Thursday, 31 March 2011



By: Moulid Iftin Hujale.

Mohamud wadar Amey separated from his parents at a tender age. He is now 28 and lives with his Aunt Halim, a mother of 7 children. He lost his father in Somalia when he was 9 years old.

His mother, Zamzam mohamed and siblings were reported to have been living at Ogadenia region in Ethiopia. Amey had not seen his beloved mother for the past 14 years.
He is currently living at IFO refugee camp in Dadaab, northern Kenya.

Amey completed his primary education in 2000 and was enrolled in IFO secondary school. Chances of joining secondary schools in the camps are limited, and those who made it are seen as extraordinary and hardworking. Amey contributes his success to his aunt who he says is one in a million. “She is both a father and a mother to me.” He says.

“I never thought of dropping out of school, but at times there are some feelings that you cant ignore.” he pleads with bitterness. “I could not bear to watch my aunt fetching firewood from the forest just to put food on the table.” He explains.

To look for firewood in the forest is not an easy task due to the harsh environment in the camp and the far distance one has to go. Moreover, it is very risky for vulnerable women to go alone. Many women are raped in the process.

Amey decided to help his aunt by any means. What about his school, he has to call it quit. He started doing odd jobs and later became a primary teacher in 2005. This would help stop his aunt from risking her life.

Being a teacher did not stop him from playing his role as a youth. This was a self initiative that he meant to develop his community. He joined a youth group who campaigned against FGM, HIV/AIDS, and DRUG ABUSE etc.
He also contributed to the Dawn newsletter that was published by CARE after receiving basic journalism training.

This experience leads him to report for STAR FM, a local radio broadcast based in northeastern Kenya. His voice is heard all over the province. This gives him a little taste of being a celebrity.

The unforgettable day came when Amey’s aunt was scheduled for resettlement. “I saw her name on the notice board in the market.” He says. It never fails to put smile on the faces of many refugees when the news of resettlement reaches them.

The long journey starts after going through the first screening phase and second phase at UNHCR field office. The only single hope that keeps them going, when asked about, most refugees will tell you RESETLEMENT. Luckily, Halima was among the few families whose case was submitted to the Sweden embassy.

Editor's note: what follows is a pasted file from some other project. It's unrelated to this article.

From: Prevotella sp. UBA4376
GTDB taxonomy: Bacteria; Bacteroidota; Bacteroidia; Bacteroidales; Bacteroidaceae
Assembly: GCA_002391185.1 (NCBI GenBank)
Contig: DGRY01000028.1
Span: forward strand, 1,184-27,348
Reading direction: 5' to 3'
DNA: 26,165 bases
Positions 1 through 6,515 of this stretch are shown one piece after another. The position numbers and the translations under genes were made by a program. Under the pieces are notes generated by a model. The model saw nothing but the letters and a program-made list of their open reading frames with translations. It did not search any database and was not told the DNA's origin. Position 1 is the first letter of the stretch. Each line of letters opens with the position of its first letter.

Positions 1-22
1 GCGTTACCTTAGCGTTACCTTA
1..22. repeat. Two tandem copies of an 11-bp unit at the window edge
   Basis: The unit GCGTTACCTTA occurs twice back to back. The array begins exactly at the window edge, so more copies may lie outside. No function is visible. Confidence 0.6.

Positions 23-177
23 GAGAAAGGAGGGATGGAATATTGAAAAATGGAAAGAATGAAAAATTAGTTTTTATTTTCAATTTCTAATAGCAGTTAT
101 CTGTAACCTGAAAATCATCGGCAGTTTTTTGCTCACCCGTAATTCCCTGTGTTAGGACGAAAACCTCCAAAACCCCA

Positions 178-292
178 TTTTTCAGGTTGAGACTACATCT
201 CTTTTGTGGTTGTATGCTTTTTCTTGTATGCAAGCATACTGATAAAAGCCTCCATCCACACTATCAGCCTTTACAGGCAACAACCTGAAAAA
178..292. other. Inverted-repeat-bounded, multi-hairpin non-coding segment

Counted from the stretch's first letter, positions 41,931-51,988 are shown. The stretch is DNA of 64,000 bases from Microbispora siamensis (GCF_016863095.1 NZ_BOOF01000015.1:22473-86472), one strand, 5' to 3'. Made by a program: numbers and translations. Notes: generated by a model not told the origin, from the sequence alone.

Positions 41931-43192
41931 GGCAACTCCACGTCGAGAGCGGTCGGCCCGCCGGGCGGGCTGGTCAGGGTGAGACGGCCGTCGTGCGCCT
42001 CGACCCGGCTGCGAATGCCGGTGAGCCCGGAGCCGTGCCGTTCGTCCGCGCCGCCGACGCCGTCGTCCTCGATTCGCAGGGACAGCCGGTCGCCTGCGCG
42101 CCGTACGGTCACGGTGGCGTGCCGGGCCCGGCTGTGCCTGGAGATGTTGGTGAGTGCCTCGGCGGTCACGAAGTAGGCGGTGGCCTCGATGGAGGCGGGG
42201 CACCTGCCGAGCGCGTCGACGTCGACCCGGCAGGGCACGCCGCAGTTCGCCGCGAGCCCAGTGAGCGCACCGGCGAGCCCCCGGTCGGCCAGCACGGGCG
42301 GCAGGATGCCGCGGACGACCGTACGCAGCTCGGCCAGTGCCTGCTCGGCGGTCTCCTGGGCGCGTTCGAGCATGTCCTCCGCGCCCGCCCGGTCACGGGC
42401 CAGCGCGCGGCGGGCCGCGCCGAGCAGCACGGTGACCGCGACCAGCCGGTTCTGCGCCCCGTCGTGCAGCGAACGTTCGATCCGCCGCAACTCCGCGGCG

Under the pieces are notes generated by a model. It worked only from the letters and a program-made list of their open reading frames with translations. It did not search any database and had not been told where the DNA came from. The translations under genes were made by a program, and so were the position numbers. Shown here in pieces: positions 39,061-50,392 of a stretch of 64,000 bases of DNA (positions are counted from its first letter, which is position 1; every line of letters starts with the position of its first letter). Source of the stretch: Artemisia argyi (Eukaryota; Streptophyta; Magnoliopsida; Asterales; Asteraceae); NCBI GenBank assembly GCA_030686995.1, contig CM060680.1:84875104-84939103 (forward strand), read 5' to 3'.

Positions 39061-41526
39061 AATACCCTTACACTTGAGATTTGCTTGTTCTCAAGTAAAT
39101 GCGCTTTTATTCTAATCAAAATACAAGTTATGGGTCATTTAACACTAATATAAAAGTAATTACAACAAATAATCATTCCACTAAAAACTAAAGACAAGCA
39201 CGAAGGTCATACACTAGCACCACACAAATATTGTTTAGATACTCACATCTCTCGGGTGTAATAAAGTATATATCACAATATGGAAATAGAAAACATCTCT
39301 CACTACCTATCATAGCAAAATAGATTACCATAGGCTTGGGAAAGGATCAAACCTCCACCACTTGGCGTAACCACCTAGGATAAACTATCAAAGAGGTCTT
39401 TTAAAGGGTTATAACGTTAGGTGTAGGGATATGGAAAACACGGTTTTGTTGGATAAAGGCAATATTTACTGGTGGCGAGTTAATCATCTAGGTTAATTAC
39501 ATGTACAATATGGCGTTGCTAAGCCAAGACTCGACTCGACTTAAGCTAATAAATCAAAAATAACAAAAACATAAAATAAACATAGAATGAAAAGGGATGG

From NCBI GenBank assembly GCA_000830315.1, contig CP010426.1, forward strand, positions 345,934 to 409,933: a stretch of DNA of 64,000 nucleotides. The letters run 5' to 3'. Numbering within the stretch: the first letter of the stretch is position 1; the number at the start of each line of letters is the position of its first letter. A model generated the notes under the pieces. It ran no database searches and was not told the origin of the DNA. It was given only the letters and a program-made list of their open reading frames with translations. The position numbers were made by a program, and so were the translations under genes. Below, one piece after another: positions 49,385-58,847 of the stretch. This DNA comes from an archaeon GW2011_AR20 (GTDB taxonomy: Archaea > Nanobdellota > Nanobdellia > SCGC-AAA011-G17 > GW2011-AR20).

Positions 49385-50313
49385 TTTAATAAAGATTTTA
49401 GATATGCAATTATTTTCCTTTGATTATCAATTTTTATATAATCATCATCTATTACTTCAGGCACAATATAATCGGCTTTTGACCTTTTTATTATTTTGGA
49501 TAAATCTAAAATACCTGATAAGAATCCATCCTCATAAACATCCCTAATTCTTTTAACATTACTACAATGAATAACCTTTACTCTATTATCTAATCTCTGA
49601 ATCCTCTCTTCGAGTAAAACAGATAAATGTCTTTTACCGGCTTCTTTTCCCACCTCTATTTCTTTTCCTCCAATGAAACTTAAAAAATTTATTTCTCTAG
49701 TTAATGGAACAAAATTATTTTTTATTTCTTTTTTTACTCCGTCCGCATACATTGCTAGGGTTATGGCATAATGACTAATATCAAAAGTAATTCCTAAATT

They have gone through all stages of interviews, medical check ups; orientation and now are scheduled for flight to Sweden. They will be leaving for Nairobi on 17th Sep and later will fly to the country of their dream.

Fortunately, Amey’s beloved mother whom he has been missing for the past 14 years, a half of his life comes to Dadaab. However, he has only two weeks to stay in the camp. “I almost tempted to cancel my flight; there are no words to express my feelings” says Amey. “I do not know what to do of such situation, I am in dilemma.”

It is not easy to have his mother included in the resettlement process. His mother is not registered and it is too late to start a fresh. In whichever circumstance he has to go. His mother understands the nostalgic situation and encourages her son to go ahead. “The one GOD who united us is a live and will never die; in HIS will, we shall meet again” she persuades her son as tears roll down her cheeks.

In these few days with his mother, Amey has to keep her company as she narrates what happened in his absence. He also shared with her all that he went through in the camps.
He says that he learnt to struggle and can now stand on his own feet. “Were it not for Aunt Halima, I would have gone a stray.” He tells his mother.

Amey has a lot to share with his mother but time will not allow. His dream after having resettled is to work hard to bring his mother to Sweden and live with her happily. He wants to have bright future so that he can help his war torn country, Somalia. “I would like to go back one day and bring change in my country” he concludes.

No comments: